This triple-lens novelty camera does 360°, 3D and ‘shoot first, refocus later’ bokeh background blur photos, but it’s a handful
3D is back, and it’s coming to an oddly shaped camera near you. The QooCam has three lenses, two for creating virtual reality-esque 360° content that’s virtually impossible to view without a VR headset, and one for creating 3D content that, again, is tricky to actually view. Is this truncheon-shaped device worth a place in your backpack?
Kandao QooCam: design & features
Weighing 180g and measuring nearly 20cm long when in its regular 360° position, the QooCam has fish-eye lenses on either side that together create 360° photos (in a maximum of 4320×2160 resolution) with after-shooting refocus (so you can create the bokeh effect) and video (in 3840×1920@30fps/@60fps, 1920×960@120fps resolution). On one side there’s another fisheye lens that enables the capture of 3D, though only to produce a 180° image. Intrigued? Or confused? Yup, TravGear also.
Kandao QooCam: in use
The camera is slow to take a photo, to start playing video, and to stop playing video. There’s a small virtual click when you take a picture, but otherwise it’s pretty difficult to tell what’s going on. So we resorted to using the free QooCam app, with which it’s possible to control exactly what’s going on. However, that means you’re continually staring at your phone, which is visibly quickly running its battery down. That is not the best way to enjoy using a camera, let alone a destination.
However, the biggest problem is the 3D mode. Putting it into 3D mode means bending the product in half, which instantly introduces instability. Although you can use the lens cover as a basic tripod, and there’s also a selfie stick with a spider-style tripod on one end, it’s an inelegant solution.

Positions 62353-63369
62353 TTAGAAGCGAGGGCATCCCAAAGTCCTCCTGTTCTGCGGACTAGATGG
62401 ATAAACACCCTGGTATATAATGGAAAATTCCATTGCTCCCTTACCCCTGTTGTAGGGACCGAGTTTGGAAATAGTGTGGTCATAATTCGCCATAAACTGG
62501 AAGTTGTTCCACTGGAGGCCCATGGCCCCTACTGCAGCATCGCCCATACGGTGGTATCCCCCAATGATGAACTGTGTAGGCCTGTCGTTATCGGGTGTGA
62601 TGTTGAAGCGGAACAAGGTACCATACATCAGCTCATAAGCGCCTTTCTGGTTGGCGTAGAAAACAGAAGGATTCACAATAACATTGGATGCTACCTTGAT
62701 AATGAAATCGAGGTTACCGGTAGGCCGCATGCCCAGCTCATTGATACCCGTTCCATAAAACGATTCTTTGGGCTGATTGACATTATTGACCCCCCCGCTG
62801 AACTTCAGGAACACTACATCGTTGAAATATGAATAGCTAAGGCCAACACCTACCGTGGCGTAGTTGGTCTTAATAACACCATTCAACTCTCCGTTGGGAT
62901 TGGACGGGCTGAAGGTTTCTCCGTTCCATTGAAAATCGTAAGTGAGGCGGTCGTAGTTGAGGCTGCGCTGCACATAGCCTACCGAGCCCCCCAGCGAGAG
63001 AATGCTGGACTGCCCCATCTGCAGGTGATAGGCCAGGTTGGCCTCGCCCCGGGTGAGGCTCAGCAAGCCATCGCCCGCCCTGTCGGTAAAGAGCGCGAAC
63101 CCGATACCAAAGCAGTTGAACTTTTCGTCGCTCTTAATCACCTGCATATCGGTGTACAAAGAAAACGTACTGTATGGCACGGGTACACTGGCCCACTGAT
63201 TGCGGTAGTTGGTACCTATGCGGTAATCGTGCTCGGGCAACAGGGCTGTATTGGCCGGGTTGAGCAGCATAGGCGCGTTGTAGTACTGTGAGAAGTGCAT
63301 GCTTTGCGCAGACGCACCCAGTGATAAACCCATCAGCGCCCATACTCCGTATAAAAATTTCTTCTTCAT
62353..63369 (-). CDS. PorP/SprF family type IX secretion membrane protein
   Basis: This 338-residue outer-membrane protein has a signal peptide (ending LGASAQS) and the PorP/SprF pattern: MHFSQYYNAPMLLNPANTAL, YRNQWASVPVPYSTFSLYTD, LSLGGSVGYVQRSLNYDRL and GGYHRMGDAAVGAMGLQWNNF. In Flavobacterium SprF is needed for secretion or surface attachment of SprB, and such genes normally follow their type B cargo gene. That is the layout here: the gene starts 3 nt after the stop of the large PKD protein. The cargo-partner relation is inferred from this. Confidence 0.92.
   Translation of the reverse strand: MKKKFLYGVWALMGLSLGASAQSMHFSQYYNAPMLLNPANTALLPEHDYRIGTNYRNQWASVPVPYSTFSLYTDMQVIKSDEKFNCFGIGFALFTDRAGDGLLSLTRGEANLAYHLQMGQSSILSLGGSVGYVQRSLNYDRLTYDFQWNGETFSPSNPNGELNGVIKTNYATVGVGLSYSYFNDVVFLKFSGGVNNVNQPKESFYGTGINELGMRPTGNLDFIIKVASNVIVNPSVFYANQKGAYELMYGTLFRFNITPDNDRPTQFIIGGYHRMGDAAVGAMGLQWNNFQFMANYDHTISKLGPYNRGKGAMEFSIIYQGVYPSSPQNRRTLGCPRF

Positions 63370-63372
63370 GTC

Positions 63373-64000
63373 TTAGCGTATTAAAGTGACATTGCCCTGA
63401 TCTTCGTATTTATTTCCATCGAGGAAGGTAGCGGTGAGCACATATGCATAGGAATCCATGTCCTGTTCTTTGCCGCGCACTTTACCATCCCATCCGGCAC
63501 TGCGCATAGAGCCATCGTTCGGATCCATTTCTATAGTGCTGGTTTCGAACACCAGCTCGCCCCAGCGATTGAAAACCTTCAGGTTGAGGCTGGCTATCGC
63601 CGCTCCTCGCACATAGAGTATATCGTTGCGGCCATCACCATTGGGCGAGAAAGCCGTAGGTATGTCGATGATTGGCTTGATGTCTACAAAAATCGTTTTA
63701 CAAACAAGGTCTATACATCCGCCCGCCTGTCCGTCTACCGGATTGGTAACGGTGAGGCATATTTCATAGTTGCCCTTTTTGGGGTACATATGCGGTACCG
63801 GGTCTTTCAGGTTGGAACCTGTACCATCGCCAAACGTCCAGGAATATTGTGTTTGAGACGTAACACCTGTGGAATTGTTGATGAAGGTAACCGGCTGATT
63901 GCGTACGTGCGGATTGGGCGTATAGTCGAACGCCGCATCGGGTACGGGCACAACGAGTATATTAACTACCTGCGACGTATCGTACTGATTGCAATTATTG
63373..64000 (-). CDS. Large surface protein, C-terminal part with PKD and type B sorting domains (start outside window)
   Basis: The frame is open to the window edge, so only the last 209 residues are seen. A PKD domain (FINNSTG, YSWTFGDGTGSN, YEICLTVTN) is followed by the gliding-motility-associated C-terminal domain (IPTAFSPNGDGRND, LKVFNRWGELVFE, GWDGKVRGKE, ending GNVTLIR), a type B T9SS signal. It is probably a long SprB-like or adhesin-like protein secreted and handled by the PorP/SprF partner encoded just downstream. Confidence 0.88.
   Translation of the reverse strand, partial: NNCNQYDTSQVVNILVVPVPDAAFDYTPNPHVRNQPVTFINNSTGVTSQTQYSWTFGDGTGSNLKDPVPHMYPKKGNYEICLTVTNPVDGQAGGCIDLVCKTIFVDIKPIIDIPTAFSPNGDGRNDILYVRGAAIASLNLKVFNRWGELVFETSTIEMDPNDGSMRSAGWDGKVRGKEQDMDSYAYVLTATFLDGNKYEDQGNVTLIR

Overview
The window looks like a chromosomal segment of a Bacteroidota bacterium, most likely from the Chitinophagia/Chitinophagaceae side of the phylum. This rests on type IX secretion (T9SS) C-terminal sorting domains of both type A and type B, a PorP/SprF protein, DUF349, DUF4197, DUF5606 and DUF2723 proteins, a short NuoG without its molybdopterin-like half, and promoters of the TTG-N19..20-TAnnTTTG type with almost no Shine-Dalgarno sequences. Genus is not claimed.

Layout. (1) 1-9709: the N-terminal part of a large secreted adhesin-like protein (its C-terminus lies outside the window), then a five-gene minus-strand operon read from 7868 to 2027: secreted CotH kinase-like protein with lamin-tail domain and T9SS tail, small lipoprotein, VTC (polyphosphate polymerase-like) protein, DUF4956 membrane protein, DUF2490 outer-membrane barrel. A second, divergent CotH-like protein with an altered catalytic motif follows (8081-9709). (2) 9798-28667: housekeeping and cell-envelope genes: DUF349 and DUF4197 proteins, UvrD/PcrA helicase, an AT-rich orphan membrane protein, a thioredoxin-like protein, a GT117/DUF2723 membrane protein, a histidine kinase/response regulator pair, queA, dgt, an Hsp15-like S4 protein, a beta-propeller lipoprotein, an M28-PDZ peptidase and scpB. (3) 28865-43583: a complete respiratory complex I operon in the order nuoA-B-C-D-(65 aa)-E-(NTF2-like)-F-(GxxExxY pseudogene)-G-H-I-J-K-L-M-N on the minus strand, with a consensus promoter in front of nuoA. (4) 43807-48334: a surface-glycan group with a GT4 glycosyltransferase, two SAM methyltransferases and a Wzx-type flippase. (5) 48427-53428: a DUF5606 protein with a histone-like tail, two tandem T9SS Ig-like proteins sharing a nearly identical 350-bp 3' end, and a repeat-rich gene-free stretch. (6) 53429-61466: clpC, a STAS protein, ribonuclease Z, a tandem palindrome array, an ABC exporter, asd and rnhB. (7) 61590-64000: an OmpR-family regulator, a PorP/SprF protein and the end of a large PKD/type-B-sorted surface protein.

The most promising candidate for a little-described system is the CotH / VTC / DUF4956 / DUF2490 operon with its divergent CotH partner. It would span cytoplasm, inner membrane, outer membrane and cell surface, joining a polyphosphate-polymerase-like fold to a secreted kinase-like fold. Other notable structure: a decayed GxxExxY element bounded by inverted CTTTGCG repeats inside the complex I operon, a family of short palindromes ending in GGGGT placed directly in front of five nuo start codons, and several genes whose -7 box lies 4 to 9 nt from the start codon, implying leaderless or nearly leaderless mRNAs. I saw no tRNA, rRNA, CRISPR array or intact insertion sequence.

Kandao QooCam: performance
The battery life is about three hours, and that’s actually pretty impressive for a camera like this. However, there are a few problems with the content. For video, the biggest letdown on the QooCam is its lack of resolution. While all other market leaders have moved on to 5.7K, the QooCam has only 4K. When stretched across 360°, that’s not much, and it looks a bit soft. However, stabilization is good. For photos, the results are OK (especially in DNG ‘raw’ mode), but the ability to capture a depth map in 180° then refocus later was a letdown in our test by the app, which stalled. Yes, there are a ton of things you can do with the content, from creating widescreen video from 360° video to refocusing and uploading 3D photos to Facebook (and even some desktop software if you really have a lot of time on your hands, but it all feels like a rather manual and exhausting prospect. Besides, Facebook already has a 3D photo mode built-in …
Kandao QooCam: summary
Impressive in some ways, but not in others, the biggest problem with 360° cameras like this is nevertheless what to do with the content. You can share 360° photos and video on Facebook and on YouTube, but is anyone interested? Since the popularity of VR headsets is limited, so is 360°. Sadly, that goes double for 3D 180°. It may be technically impressive and potentially it offers some creative opportunities, but unless you’re very keen videography fixated with creativity and novelty, the QooCam is not a way to enhance a trip.